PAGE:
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Am J Physiol Renal Physiol. 2010 Nov;299(5):F1040-7. doi: 10.1152/ajprenal.00394.2010. Epub 2010 Sep 1.

Characterization of mesonephric development and regeneration using transgenic zebrafish.

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  • 1Univ. of Michigan Health System, 8220C MSRB III, 1150 West Medical Center Dr., Ann Arbor, MI 48109-5646, USA.

Abstract

The zebrafish is a valuable vertebrate model for kidney research. The majority of previous studies focused on the zebrafish pronephros, which comprises only two nephrons and is structurally simpler than the mesonephros of adult fish and the metanephros of mammals. To evaluate the zebrafish system for more complex studies of kidney development and regeneration, we investigated the development and postinjury regeneration of the mesonephros in adult zebrafish. Utilizing two transgenic zebrafish lines (wt1b::GFP and pod::NTR-mCherry), we characterized the developmental stages of individual mesonephric nephrons and the temporal-spatial pattern of mesonephrogenesis. We found that mesonephrogenesis continues throughout the life of zebrafish, with a rapid growth phase during the juvenile period and a slower phase in adulthood such that the total nephron number of juvenile and adult fish linearly correlates with body mass. Following gentamicin-induced renal injury, the zebrafish mesonephros can undergo de novo regeneration of mesonephric nephrons, a process known as neonephrogenesis. We found that wt1b expression was induced in individually dispersed cells in the mesonephric interstitium as early as 48 h following injury. These wt1b-expressing cells formed aggregates by 72-96 h following injury which proceeded to form nephrons. This suggests that wt1b may serve as an early marker of fated renal progenitor cells. The synchronous nature of regenerative neonephrogenesis suggests that this process may be useful for studies of nephron development.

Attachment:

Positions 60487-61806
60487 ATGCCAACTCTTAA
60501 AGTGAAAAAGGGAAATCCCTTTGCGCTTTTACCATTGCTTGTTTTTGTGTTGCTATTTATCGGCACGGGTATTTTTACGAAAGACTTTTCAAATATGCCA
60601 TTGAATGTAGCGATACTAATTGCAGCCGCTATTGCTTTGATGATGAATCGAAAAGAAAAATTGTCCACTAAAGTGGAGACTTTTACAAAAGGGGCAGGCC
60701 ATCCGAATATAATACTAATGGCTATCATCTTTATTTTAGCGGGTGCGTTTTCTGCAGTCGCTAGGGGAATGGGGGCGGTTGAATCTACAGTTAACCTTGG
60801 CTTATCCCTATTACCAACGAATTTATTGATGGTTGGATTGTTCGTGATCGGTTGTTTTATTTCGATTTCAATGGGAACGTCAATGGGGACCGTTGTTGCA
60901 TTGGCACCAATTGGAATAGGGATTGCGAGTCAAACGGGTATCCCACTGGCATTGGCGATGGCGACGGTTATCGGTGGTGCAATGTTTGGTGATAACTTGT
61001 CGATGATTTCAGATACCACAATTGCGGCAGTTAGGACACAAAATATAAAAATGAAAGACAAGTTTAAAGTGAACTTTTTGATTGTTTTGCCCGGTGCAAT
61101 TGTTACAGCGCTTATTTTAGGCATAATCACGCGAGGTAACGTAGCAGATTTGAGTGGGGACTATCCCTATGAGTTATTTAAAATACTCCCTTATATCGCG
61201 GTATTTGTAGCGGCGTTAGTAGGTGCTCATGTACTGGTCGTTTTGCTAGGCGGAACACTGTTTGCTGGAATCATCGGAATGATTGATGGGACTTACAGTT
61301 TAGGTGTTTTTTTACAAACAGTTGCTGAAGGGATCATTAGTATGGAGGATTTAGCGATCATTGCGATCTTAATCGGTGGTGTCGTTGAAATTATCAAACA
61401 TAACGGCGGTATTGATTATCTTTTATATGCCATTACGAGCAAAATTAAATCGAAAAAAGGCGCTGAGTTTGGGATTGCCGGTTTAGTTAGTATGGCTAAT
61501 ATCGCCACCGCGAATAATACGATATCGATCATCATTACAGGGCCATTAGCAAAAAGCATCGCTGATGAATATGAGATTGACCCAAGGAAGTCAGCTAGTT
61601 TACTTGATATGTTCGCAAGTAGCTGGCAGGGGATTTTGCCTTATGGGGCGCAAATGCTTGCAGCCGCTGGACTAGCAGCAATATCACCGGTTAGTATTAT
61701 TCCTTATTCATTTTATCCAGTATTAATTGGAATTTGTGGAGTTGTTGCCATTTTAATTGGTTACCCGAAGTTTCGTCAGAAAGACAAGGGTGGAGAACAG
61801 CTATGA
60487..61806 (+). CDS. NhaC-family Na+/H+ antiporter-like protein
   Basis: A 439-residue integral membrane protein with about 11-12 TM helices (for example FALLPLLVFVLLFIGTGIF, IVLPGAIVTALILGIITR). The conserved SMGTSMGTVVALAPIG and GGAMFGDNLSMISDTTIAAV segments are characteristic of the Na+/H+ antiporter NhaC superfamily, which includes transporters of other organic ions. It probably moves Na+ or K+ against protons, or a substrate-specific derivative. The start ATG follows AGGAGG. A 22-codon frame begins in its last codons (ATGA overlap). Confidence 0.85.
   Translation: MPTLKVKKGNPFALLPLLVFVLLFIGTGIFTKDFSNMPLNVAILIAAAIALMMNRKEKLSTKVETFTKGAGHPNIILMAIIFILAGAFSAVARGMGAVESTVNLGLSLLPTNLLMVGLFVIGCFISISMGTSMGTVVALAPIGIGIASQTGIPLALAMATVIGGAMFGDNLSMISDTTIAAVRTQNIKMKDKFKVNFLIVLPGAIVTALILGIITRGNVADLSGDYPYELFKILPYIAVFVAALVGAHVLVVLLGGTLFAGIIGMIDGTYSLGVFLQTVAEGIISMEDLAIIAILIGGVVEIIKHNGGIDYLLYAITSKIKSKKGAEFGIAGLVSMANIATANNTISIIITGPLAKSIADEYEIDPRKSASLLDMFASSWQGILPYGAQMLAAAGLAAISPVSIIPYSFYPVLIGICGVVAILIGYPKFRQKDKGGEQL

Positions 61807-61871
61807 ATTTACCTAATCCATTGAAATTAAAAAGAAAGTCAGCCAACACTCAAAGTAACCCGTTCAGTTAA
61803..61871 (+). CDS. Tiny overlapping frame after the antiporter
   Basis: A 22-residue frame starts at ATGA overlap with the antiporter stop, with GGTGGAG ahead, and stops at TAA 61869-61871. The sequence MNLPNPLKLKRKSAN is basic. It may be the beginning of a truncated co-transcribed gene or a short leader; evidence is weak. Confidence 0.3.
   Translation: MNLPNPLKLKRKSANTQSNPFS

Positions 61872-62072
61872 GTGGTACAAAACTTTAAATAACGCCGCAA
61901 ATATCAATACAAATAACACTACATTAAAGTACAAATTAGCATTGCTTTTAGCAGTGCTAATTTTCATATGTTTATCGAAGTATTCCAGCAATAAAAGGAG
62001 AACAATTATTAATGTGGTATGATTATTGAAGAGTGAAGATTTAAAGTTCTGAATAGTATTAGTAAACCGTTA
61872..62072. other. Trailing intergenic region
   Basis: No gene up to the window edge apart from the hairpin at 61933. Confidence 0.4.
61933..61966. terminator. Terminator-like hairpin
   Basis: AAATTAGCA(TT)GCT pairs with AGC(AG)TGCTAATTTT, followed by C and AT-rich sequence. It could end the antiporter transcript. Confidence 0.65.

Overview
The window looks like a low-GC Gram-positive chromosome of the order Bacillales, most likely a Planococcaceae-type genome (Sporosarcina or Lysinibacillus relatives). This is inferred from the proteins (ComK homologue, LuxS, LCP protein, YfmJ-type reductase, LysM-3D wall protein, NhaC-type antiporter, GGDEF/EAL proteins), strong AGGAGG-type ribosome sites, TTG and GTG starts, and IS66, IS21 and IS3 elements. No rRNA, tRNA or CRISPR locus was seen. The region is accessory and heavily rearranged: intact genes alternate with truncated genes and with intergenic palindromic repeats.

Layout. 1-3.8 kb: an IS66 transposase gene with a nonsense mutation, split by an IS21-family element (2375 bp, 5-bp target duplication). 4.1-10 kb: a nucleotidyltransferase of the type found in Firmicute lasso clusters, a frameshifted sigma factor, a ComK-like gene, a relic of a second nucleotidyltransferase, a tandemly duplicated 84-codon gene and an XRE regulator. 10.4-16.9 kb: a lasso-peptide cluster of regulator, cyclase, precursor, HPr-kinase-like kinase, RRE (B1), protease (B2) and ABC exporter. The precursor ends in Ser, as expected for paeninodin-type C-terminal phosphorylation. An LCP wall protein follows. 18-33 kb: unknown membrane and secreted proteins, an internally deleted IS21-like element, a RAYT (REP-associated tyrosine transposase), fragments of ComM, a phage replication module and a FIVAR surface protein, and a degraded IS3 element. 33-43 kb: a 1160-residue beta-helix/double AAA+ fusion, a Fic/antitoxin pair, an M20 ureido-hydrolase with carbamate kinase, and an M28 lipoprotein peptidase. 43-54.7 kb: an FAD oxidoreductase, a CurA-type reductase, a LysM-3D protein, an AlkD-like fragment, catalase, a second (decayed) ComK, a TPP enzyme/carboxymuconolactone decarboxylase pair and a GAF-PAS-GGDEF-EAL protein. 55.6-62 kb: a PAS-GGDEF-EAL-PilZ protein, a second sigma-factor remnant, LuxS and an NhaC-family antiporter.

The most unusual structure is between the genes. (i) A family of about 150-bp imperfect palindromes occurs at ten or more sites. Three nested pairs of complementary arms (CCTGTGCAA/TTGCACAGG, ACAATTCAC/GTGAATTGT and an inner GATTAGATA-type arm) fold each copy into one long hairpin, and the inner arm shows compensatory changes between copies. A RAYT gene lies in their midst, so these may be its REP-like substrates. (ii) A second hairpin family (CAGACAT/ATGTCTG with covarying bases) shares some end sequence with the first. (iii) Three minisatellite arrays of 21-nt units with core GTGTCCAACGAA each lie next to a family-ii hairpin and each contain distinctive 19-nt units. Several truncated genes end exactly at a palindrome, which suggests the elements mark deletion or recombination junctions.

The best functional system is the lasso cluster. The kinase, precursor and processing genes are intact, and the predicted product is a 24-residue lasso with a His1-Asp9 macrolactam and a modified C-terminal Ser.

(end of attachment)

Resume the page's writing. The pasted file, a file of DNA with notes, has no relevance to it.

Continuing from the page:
PMID:
20810610
[PubMed - indexed for MEDLINE]
PMCID:
PMC2980409
Free PMC Article

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